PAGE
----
Nowadays a lot of people use wearables to keep track of interesting data, to compare between each other, and also monitor health data. Users analyse data such as steps, heart rate, burned calories, among others. However, only accessing this kind of information does not mean we are able to monitor health or to improve our health behaviours. It is essential to know the meaning of the data we are observing to understand our current health situation. If the knowledge of health indicators is weak, or is not well communicated, it becomes difficult for a person to change his behaviour by only displaying disparate values or seemingly meaningless, complex charts.
Although the wearables market reached shipments of 33.9 million units in the fourth quarter of 2016, growing 16.9% year over year [Cor17a], there has been decline on the target user’s interest. People are acquiring wearables slower than expected, and this is also due to the changes that device vendors undergo to create smarter wearables. While vendors are trying to focus on smarter devices, they are neglecting the most impactful features of a wearable – the self-motivation that wearables can imbue to a person’s health have evolved slowly. At present, wearables try to motivate users through achievements, notifications, goals, competitive comparison to other people, and by using dynamic interactions through social media integration. Despite all those motivational features, some users continue to display weak continued adoption, and they also fail to change their habits with these features alone. Furthermore, health tracking applications have small influence on helping users achieve this. Therefore wearables are not improving the health habits of users as well as they could. In this context, it is important to enhance the user experience and to evolve the methods of presenting data, in order to enable users to understand better what applications show them, to induce them in a change of habits, and consequentially to improve their health.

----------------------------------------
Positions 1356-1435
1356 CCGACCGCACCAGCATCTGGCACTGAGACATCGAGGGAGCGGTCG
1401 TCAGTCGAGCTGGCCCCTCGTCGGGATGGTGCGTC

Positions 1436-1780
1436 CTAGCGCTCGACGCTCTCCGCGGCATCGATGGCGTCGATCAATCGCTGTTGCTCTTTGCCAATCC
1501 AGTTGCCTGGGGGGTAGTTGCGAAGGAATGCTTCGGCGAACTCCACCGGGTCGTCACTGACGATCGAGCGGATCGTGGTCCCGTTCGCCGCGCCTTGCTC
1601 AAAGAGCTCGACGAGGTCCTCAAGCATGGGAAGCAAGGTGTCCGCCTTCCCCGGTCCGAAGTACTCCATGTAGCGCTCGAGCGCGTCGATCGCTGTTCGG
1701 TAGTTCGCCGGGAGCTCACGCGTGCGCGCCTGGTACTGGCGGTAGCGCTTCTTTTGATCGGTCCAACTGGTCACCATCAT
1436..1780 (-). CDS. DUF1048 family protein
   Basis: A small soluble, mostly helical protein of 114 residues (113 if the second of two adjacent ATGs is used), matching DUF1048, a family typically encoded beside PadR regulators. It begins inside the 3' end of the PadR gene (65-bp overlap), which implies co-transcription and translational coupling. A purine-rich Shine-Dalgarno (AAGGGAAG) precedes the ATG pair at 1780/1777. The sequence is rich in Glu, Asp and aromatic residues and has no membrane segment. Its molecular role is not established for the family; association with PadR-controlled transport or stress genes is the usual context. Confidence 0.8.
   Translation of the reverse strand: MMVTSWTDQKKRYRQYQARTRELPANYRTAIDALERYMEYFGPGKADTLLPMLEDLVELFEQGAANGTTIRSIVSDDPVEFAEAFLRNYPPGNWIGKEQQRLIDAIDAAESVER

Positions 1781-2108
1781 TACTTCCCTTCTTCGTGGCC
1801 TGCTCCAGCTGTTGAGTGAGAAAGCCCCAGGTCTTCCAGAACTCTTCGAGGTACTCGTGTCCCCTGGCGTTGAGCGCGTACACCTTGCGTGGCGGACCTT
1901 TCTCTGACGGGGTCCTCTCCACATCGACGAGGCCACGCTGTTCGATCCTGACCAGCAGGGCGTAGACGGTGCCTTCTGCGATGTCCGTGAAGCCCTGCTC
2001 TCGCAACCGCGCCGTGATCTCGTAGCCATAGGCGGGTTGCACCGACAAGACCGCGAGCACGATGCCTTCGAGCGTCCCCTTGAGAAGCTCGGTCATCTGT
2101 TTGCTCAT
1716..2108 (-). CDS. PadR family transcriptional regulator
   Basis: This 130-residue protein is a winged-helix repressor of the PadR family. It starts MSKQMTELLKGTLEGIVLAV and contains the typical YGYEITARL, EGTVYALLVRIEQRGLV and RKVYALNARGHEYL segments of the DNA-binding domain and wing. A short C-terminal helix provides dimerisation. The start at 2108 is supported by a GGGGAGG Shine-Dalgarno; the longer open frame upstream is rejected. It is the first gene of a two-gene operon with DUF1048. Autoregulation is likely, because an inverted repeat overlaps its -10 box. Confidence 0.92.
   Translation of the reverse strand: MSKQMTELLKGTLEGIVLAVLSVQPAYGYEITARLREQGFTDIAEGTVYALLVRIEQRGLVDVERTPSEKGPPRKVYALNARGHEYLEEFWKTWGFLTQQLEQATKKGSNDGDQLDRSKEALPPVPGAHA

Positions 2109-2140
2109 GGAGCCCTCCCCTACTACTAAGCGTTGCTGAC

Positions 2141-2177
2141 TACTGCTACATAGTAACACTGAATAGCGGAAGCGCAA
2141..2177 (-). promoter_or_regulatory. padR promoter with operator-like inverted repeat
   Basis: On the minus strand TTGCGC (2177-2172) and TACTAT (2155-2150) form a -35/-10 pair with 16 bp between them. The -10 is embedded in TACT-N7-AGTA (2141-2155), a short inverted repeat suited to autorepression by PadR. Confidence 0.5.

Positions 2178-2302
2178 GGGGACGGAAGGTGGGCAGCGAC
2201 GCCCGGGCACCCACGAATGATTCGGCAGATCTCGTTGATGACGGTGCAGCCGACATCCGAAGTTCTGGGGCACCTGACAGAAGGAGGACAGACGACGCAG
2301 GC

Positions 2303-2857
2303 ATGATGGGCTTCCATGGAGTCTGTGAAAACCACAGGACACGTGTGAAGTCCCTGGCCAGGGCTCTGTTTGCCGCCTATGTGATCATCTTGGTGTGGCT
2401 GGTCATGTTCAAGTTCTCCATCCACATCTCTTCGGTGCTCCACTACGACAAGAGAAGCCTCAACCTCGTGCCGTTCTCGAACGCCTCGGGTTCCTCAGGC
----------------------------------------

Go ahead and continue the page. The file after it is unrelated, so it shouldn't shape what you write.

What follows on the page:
In this thesis there were two main goals. The first one was to create a application that presents the state of the art related to health sensor data, regardless of source being a phone or a wearable but as long as it is widely available. This included traits like steps, heart rate, periodic averages of them, among others. The second goal was intended to develop a proof-of-concept application. After a pilot project, practical results have been collected and analysed through user assessments (interviews and/or surveys), based on a sample.
Author: Maria Teresa Chaves
Type: MSc thesis
Partner: Faculdade de Engenharia da Universidade do Porto